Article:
The next day we decided to stay a little closer to home. Bellaire Lake didn’t look too far away on the map, so we set off. In fact, it was up the mountain and down the mountain and up the mountain again, on a hard packed (watered) dirt road. We found Bellaire Lake easily enough, but discovered that the “wheelchair accessible trail around the lake” was really only about 800 feet of sidewalk/boardwalk; where it ended, the trail took off skinnily jumping amongst boulders. We asked the campground hosts about the alleged accessible trail; they just stared at us blankly and she said, “There’s a trail, but you can’t use it with that.”
My beloved opined that I am part of a narrow demographic – wheelchair users who actually would like to go more than 800 feet at a time. I’m not so sure about that, but on our way back to the parking lot we encountered a large family complete with Grandma using a scooter, and they were clearly thrilled about the 800 feet.
On the theory that we were halfway there already, we went to Dowdy Lake as well. I had never been to the Red Feather Lakes area; an interestingly kitschy spot. Dowdy Lake was large and beautiful and wheelchair friendly in the sense that a road is wheelchair friendly. A fishing/motorboating paradise, but not particularly a repeat for me.
Our last adventure was to the Upper Michigan Ditch. This limited access dirt road is a popular winter snowshoe/crosscountry trail. We parked at the Cameron Pass picnic area and crossed 14 on foot to get to it. The first hurdle was the metal gate (like this one, but without any flat spots on the sides). I wound up hiking myself up onto the bar, with my husband holding me for balance, folding the chair back down, shoving the chair under, then getting my legs over the bar and falling back into the chair. It was pretty funny:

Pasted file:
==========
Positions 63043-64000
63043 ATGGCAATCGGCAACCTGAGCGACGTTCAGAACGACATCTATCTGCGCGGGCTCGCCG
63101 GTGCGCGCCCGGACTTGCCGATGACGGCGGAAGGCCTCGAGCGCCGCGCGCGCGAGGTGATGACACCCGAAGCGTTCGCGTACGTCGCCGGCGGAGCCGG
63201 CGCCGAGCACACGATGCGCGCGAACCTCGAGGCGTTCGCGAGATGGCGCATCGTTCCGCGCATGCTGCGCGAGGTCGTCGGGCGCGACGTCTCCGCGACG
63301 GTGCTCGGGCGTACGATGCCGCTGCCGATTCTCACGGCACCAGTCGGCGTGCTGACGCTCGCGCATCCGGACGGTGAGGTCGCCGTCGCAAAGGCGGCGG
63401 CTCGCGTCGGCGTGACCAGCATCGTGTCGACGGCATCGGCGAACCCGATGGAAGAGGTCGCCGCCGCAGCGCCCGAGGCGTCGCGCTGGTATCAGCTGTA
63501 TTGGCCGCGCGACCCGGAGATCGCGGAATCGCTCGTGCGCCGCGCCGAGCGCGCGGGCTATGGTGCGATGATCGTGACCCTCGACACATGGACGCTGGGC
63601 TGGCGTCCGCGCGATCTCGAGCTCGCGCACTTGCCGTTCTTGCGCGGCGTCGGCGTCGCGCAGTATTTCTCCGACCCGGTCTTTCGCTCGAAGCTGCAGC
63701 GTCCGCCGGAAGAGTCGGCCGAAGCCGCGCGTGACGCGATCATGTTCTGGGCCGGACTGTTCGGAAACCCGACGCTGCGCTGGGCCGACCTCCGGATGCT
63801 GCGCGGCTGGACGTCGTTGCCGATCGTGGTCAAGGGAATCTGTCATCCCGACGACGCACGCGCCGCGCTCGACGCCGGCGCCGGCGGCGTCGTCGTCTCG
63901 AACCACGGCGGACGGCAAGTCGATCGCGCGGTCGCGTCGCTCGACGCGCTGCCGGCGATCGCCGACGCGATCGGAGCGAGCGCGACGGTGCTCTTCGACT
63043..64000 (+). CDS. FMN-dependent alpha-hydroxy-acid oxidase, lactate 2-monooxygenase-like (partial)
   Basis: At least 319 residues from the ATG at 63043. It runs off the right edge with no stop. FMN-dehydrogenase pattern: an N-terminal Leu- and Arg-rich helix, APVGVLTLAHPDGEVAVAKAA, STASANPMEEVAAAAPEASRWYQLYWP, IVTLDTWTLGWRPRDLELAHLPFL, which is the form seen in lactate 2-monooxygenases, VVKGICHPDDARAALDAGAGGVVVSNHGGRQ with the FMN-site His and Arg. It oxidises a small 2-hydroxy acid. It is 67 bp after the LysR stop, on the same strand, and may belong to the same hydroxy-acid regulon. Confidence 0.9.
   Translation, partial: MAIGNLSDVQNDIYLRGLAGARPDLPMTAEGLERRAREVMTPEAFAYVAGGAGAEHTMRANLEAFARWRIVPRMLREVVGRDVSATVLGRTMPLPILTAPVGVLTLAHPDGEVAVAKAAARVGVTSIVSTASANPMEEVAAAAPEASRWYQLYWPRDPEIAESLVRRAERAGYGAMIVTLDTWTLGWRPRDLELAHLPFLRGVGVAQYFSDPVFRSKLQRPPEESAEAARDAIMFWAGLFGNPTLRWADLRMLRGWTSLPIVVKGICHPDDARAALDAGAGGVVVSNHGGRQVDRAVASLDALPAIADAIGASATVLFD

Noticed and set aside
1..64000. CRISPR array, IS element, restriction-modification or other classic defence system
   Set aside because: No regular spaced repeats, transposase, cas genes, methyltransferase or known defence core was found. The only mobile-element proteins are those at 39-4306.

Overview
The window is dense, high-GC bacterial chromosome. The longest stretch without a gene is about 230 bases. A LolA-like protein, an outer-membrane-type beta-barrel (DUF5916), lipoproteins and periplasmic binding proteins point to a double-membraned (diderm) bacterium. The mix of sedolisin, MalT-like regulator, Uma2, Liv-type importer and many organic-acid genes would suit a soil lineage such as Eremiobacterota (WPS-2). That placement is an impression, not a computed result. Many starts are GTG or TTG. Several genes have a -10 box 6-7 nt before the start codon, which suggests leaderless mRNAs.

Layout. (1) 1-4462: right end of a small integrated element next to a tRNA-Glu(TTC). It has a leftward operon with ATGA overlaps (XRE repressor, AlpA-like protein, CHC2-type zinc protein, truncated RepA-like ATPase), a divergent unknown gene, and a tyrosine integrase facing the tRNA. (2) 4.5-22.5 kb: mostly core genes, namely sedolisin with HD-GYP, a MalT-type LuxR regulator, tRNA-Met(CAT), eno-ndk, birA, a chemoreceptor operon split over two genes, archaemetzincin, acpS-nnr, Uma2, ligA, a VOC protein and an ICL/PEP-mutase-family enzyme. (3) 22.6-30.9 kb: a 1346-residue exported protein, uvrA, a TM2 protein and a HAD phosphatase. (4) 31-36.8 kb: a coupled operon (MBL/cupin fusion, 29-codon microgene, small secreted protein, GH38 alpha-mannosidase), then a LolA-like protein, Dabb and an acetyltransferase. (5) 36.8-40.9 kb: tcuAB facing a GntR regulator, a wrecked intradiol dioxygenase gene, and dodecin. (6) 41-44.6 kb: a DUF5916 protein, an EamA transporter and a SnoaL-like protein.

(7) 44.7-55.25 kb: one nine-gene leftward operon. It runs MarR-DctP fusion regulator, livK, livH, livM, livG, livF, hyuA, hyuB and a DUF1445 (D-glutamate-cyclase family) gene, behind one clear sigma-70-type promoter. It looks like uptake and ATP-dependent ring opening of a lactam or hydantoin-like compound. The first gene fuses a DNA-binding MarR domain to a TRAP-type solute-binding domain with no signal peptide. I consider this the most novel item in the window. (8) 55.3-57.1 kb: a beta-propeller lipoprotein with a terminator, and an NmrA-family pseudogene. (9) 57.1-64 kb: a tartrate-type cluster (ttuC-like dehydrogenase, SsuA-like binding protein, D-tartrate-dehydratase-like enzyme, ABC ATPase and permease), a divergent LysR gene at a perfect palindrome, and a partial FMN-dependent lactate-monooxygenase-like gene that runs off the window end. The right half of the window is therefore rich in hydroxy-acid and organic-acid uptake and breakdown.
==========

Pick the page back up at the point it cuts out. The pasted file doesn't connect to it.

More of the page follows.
Then we followed the nice broad unrutted dirt road along the water up, up, up, up – the views of Nokhu Crags and the Never Summer mountains were unbelievable! The pushing was pretty easy, and we were the only people in sight – until the skid loader came lumbering down the trail towards us. We crowded to the edge of the road to let him by, my husband pointing out the mess the caterpillar treads were making of the road. Then came a pickup truck. And another pickup truck. Eventually we got up to where the Forest Service, or maybe the City of Fort Collins (according to the markings on the pickup trucks), was building a bunkhouse, using as many old logs as possible. On the way back down, we watched some of the workers cutting and hauling out a large log on the hillside.
Despite the general air of construction zone, it was a beautiful hike, and I’m hoping to do it again. I don’t know how far we went, but we were out for an hour and a half. The trail eventually leads to Lake Agnes, but I don’t know how long it is.
Finally, we stopped for lunch in Gould at the Drifters’ Cookhouse, which replaced the late lamented Howling Coyote. The interior hadn’t been changed at all: flashing Christmas lights, bills of various countries and in various denominations tacked all over the ceiling beams and the bar, tacky signs and animal heads. My beloved headed off to the restroom, while I contemplated the very narrow restroom doors. When he came back, he said, “I don’t think those doors are even 22 inches!” The waitress popped up to tell me there was another restroom; she took me through the dining room to a corridor that was all of 27 inches. Even though I knew better, I tried it, which was why she had to move a bunch of boxes in the corner so that I could back out after getting stuck.
I ordered an elkburger that arrived with the taste and consistency of a hockey puck. After the first bite, I left the rest. Next time I’ll order something safe, like potato chips. From a sealed bag.
On the whole (Drifters’ Cookhouse aside), a very fun and relaxing trip! I’m looking forward to going back and doing more of the Gould Loop and the Michigan Ditch. We also drove through the North Michigan campground and spotted some cabins with ramps up to their porches, so I’m going to check that out as well.
While I was searching for information about the Bellaire Lake boardwalk, I came across this very useful looking site listing a variety of wilderness boardwalks in Colorado as well.